O’Donovan Hall reopened last night for dinner to a lukewarm reception, as many students are still patronizing other shops after the dining hall was closed for sanitation.

At around 6:30 p.m., when the dining hall is normally bustling with hungry students, the top floor was only about half as full as it normally is, and the bottom floor was closed.

Those returning to Leo’s saw some changes, including a policy of mandatory hand-sanitizing at the GOCard swipe and bathroom exits, as well as the absence of salad options. Now, dining hall staff both supervises and serves the food – everything from hot meals to sour cream.

“We want to avoid all points of contact as a precaution,” said Jamie Mansy, one of O’Donovan Hall’s food directors. “Everything is now safe and sanitized.”

O’Donovan Hall was closed for sanitation Wednesday morning after dozens of students fell ill with norovirus, which can spread through contaminated food. Officials said that sanitation was completed yesterday, although it is still unclear if the outbreak, which reached at least 170 students, originated in the dining hall. All meals were offered to students at the Center Grill in the Leavey Center Wednesday and yesterday while the dining hall was closed.

Last night, many students elected to find other eating options for dinner. Long lines were seen at Uncommon Grounds, Vital Vittles, Wisemiller’s Grocery and Deli and Epicurean and Co. yesterday.

Kaitlyn Fredrick (NHS ’11), a cashier at Vital Vittles, noticed the increased patronage, saying that certain items were in unusually high demand.

“There have been pretty long lines,” she said, adding that some of these are “sick people . buying ginger ale and Saltines.”

Kevin Lynch (COL ’09), The Corp’s chief financial officer, said that he did not have specific numbers for the company’s profits over the past few days, but that “revenue is significantly up.” He said that The Corp asked “one of our most popular sandwich vendors” to make a second delivery instead of its normal one.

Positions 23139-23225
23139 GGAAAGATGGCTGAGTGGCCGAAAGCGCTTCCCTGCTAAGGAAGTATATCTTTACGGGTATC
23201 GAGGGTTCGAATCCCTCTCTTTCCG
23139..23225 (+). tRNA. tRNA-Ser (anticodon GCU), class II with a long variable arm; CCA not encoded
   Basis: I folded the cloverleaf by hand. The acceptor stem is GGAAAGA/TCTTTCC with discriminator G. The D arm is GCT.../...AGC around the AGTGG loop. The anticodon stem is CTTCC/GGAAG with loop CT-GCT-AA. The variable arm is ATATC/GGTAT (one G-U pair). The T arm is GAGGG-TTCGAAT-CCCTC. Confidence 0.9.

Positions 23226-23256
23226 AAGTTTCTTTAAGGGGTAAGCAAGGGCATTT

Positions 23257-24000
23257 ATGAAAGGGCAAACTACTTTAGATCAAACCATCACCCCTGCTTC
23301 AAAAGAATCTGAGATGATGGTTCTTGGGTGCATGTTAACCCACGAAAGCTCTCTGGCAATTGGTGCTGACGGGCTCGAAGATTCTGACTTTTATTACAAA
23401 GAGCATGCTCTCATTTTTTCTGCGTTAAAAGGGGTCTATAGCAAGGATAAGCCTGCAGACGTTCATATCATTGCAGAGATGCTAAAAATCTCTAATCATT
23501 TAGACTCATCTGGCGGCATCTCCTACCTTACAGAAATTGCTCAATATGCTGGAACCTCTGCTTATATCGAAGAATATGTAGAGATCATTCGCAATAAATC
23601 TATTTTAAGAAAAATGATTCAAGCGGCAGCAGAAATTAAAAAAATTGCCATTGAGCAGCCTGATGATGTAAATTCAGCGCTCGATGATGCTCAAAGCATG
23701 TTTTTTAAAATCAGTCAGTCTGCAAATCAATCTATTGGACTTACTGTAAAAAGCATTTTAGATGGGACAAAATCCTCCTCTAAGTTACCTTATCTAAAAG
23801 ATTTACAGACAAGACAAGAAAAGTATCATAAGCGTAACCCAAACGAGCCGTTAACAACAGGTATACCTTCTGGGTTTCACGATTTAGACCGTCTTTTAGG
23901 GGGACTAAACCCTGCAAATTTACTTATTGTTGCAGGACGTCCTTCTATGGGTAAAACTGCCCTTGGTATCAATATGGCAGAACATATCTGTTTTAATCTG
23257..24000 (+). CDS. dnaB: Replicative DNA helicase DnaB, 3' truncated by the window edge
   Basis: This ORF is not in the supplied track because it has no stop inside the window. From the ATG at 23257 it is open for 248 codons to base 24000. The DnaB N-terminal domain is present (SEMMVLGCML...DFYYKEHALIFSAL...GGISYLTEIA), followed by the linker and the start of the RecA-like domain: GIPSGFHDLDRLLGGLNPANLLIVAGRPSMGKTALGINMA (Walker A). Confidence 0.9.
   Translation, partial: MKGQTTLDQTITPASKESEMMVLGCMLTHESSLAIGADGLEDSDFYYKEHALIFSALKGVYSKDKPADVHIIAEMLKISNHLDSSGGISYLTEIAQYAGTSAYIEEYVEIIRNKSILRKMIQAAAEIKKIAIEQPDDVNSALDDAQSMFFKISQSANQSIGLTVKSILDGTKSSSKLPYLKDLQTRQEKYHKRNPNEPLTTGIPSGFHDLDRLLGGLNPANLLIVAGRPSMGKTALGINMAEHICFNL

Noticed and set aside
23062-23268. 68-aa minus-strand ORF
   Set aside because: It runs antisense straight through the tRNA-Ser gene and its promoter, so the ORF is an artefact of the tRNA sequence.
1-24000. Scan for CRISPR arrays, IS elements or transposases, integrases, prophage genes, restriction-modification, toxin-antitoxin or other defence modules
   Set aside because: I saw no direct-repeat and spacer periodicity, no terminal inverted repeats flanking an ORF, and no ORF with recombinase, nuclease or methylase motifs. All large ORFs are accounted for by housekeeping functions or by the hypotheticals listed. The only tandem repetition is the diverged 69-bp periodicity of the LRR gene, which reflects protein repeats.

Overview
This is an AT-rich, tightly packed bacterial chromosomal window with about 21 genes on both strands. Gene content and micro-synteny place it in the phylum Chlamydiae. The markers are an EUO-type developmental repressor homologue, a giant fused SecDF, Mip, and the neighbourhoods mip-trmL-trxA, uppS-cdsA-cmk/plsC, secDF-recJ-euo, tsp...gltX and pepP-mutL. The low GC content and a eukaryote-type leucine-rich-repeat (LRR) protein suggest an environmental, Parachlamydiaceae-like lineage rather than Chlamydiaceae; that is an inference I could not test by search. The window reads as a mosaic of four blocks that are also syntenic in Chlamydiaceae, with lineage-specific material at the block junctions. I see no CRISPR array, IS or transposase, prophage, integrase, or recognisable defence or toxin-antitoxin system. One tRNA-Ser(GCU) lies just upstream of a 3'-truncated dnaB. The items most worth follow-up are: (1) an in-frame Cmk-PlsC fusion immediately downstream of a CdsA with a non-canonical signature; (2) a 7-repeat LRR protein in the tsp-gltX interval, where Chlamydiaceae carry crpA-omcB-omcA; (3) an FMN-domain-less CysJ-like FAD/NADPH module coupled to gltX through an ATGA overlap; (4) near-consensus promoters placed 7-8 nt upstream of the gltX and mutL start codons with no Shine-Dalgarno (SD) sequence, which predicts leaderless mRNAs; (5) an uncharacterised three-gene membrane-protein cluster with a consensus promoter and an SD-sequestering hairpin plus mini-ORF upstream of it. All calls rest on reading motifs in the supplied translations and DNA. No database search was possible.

“We’re definitely trying to make sure that by calling our vendors to increase supply, [we can meet demand],” he said.

The number of students looking for options other than Leo’s spilled over to off-campus eateries.

“Yesterday, we were a bit busier than usual,” said Eddie Noland, the night manager of The Tombs. “We had a noticeable increase in to-go [orders], but our total numbers were about the same as last year.”

Brian Barwick (COL ’12), who would have normally gone to the dining hall for dinner, left New South yesterday evening with a friend in search of pizza off-campus.

“I’m not going just yet,” Barwick said. “It’s definitely going to be a good story senior year, but in the mean time, I’m spending a lot of money on food.”

Those students who chose to dine at Leo’s last night did not seem too worried about the norovirus but were instead more troubled by the smaller menu offered to them last night.

“I actually think it makes the most sense to eat here right now,” Silky Kadakia (SFS ’12) said. “They just sanitized everything so it’s the cleanest it’ll ever be.”

“Tonight would definitely be the cleanest,” Jimalyn Yao (SFS ’10) said. “If anyone got sick after this, it would be a mess.”

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